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234 Pa. Code Rule 606. Challenges to Sufficiency of Evidence.

Rule 606. Challenges to Sufficiency of Evidence.

 (A)  A defendant may challenge the sufficiency of the evidence to sustain a conviction of one or more of the offenses charged in one or more of the following ways:

   (1)  a motion for judgment of acquittal at the close of the Commonwealth’s case-in-chief;

   (2)  a motion for judgment of acquittal at the close of all the evidence;

   (3)  a motion for judgment of acquittal filed within 10 days after the jury has been discharged without agreeing upon a verdict;

   (4)  a motion for judgment of acquittal made orally immediately after verdict;

   (5)  a motion for judgment of acquittal made orally before sentencing pursuant to Rule 704(B);

   (6)  a motion for judgment of acquittal made after sentence is imposed pursuant to Rule 720 (B); or

   (7)  a challenge to the sufficiency of the evidence made on appeal.

 (B)  A motion for judgment of acquittal shall not constitute an admission of any facts or inferences except for the purpose of deciding the motion. If the motion is made at the close of the Commonwealth’s evidence and is not granted, the defendant may present evidence without having reserved the right to do so, and the case shall otherwise proceed as if the motion had not been made.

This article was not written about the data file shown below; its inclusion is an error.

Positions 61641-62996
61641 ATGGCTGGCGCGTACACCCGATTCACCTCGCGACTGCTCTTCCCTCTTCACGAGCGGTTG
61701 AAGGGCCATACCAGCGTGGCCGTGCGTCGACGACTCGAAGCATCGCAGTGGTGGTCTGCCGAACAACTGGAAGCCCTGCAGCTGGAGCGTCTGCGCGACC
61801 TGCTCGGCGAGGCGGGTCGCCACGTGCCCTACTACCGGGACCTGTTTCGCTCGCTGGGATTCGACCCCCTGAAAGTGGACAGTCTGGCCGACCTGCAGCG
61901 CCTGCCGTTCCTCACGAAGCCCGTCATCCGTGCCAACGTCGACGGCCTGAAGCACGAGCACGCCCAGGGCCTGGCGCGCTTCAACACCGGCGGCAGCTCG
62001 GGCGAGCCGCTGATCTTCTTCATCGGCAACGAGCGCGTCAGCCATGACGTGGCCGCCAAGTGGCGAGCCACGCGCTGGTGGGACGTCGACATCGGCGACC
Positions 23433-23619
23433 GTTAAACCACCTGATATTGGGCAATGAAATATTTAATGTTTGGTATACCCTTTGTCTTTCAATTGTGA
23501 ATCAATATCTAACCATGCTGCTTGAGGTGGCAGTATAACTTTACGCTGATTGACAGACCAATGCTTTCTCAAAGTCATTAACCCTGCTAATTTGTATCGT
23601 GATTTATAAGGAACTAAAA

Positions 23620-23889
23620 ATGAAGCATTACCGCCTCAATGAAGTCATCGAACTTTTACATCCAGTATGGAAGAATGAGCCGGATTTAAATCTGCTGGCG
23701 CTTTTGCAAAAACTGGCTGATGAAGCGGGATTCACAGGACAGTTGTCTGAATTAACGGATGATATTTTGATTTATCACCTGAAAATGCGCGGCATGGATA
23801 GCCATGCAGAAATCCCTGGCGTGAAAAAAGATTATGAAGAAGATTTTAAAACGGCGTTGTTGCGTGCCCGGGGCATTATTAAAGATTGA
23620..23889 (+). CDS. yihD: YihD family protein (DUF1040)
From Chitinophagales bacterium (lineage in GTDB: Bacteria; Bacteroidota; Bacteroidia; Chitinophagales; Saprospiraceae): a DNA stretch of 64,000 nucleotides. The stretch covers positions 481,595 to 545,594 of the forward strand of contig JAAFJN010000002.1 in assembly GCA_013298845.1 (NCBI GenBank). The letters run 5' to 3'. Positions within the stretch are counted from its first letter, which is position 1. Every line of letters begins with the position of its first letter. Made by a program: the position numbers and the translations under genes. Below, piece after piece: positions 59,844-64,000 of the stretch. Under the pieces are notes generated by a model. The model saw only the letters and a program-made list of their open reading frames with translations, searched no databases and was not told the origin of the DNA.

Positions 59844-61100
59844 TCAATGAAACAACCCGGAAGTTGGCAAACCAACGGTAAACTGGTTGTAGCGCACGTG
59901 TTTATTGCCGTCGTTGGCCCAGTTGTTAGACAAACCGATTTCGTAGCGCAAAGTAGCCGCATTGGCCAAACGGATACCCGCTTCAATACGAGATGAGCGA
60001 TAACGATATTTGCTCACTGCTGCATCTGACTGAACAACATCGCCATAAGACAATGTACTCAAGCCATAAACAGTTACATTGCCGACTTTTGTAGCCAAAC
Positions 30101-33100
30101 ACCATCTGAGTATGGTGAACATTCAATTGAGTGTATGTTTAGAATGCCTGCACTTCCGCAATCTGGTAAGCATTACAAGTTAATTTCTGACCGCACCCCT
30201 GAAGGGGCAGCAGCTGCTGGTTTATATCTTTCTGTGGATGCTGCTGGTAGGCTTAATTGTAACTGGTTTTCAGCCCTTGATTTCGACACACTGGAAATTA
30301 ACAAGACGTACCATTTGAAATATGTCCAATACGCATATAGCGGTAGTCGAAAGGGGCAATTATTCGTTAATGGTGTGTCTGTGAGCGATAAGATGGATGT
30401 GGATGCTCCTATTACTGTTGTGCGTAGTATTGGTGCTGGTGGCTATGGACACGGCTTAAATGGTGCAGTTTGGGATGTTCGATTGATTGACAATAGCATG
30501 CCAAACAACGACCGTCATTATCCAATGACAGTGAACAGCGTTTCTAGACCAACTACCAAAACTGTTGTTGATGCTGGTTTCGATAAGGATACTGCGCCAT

(C)  If a defendant moves for judgment of acquittal at the close of all the evidence, the court may reserve decision until after the jury returns a guilty verdict or after the jury is discharged without agreeing upon a verdict.

Comment

   Rule 1124 was adopted in 1983 to codify the procedures applicable to challenges to the sufficiency of the evidence to convict in view of JARA, which repealed the statutes concerning such challenges. See JARA §  2(a), 42 P. S. §  20002(a) 194, 1275, 1322.

   Paragraph (A), amended in 1993, standardizes the terminology in Pennsylvania for challenges to the sufficiency of the evidence before verdict in view of Smalis v. Pennsylvania, 476 U. S. 140 (1986). See also Fed.R.Crim.P. 29. These amendments do not preclude the use of demurrers for other than sufficiency of the evidence challenges, as otherwise provided by law. For similar reasons, the term ‘‘motion for judgment of acquittal’’ is used in paragraph (A)(6) instead of ‘‘motion for arrest of judgment’’ in order to align this aspect of Pennsylvania legal terminology with that of the majority of other states and with the Federal Rules. See Fed.R.Crim.P. 29. This amendment is not intended to change Pennsylvania law. It follows that the inadvertent use of the word ‘‘demurrer’’ when ‘‘motion for judgment of acquittal’’ is now appropriate would not affect an otherwise valid sufficiency challenge.

   A motion in arrest of judgment would still be the appropriate means for raising a challenge based on the court’s jurisdiction, on double jeopardy, or on the statute of limitations.